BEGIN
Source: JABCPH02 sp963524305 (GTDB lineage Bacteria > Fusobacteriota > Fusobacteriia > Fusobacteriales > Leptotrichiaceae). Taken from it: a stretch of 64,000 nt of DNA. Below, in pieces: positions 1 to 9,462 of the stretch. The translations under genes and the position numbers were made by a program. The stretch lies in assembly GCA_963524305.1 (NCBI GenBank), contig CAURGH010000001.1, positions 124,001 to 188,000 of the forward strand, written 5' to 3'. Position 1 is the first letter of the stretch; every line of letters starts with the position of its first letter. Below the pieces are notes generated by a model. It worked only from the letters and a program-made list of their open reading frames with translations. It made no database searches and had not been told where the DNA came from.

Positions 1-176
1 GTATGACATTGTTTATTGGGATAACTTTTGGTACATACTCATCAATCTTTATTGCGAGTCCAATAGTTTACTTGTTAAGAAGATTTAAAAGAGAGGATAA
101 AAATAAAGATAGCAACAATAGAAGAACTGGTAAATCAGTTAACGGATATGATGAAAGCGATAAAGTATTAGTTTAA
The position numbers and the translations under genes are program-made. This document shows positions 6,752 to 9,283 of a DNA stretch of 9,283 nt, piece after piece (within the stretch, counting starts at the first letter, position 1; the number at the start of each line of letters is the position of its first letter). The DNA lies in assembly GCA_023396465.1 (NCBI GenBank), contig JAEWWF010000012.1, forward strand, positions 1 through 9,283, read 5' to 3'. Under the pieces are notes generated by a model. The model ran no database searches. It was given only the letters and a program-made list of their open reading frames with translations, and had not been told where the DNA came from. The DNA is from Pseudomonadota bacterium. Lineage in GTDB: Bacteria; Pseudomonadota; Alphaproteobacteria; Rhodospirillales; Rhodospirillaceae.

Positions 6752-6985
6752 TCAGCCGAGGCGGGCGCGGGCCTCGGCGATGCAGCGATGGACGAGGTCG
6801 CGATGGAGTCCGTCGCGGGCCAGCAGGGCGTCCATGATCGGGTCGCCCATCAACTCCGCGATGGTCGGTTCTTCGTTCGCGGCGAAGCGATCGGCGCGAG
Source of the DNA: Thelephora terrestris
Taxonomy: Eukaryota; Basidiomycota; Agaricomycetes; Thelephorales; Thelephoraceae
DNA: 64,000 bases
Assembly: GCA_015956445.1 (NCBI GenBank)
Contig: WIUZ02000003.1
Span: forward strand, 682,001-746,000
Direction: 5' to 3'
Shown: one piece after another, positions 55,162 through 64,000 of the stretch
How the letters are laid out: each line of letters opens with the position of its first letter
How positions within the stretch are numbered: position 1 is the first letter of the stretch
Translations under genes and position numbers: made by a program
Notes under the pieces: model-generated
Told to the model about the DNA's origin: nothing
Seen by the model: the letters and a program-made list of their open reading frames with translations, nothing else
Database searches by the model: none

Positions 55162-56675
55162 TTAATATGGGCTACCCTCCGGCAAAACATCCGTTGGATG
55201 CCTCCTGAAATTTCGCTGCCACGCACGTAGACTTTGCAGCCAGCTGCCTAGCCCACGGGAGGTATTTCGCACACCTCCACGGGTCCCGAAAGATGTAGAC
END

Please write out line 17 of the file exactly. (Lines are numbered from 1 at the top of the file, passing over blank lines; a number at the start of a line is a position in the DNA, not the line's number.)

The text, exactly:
How the letters are laid out: each line of letters opens with the position of its first letter